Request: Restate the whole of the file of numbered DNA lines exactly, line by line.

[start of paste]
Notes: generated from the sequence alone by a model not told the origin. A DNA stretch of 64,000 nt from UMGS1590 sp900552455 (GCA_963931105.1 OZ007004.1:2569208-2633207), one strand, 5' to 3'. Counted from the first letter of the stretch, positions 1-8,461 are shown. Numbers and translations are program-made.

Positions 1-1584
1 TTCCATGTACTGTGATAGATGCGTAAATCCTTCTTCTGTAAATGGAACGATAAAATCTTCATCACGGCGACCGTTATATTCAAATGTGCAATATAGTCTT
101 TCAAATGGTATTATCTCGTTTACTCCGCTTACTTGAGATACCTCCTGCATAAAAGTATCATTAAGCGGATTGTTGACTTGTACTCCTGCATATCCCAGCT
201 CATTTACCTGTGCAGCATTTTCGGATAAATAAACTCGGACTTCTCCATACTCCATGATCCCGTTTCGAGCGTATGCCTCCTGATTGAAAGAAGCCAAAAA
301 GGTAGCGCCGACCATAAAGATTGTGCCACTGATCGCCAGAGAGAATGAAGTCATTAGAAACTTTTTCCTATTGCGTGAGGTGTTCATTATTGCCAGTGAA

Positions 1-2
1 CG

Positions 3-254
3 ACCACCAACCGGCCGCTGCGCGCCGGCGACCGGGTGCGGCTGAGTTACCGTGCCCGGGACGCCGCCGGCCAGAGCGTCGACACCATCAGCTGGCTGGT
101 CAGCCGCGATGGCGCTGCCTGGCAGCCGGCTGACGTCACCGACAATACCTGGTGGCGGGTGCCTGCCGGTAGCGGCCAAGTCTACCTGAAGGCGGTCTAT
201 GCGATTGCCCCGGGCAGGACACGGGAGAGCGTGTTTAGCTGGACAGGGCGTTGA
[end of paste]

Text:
Notes: generated from the sequence alone by a model not told the origin. A DNA stretch of 64,000 nt from UMGS1590 sp900552455 (GCA_963931105.1 OZ007004.1:2569208-2633207), one strand, 5' to 3'. Counted from the first letter of the stretch, positions 1-8,461 are shown. Numbers and translations are program-made.

Positions 1-1584
1 TTCCATGTACTGTGATAGATGCGTAAATCCTTCTTCTGTAAATGGAACGATAAAATCTTCATCACGGCGACCGTTATATTCAAATGTGCAATATAGTCTT
101 TCAAATGGTATTATCTCGTTTACTCCGCTTACTTGAGATACCTCCTGCATAAAAGTATCATTAAGCGGATTGTTGACTTGTACTCCTGCATATCCCAGCT
201 CATTTACCTGTGCAGCATTTTCGGATAAATAAACTCGGACTTCTCCATACTCCATGATCCCGTTTCGAGCGTATGCCTCCTGATTGAAAGAAGCCAAAAA
301 GGTAGCGCCGACCATAAAGATTGTGCCACTGATCGCCAGAGAGAATGAAGTCATTAGAAACTTTTTCCTATTGCGTGAGGTGTTCATTATTGCCAGTGAA

Positions 1-2
1 CG

Positions 3-254
3 ACCACCAACCGGCCGCTGCGCGCCGGCGACCGGGTGCGGCTGAGTTACCGTGCCCGGGACGCCGCCGGCCAGAGCGTCGACACCATCAGCTGGCTGGT
101 CAGCCGCGATGGCGCTGCCTGGCAGCCGGCTGACGTCACCGACAATACCTGGTGGCGGGTGCCTGCCGGTAGCGGCCAAGTCTACCTGAAGGCGGTCTAT
201 GCGATTGCCCCGGGCAGGACACGGGAGAGCGTGTTTAGCTGGACAGGGCGTTGA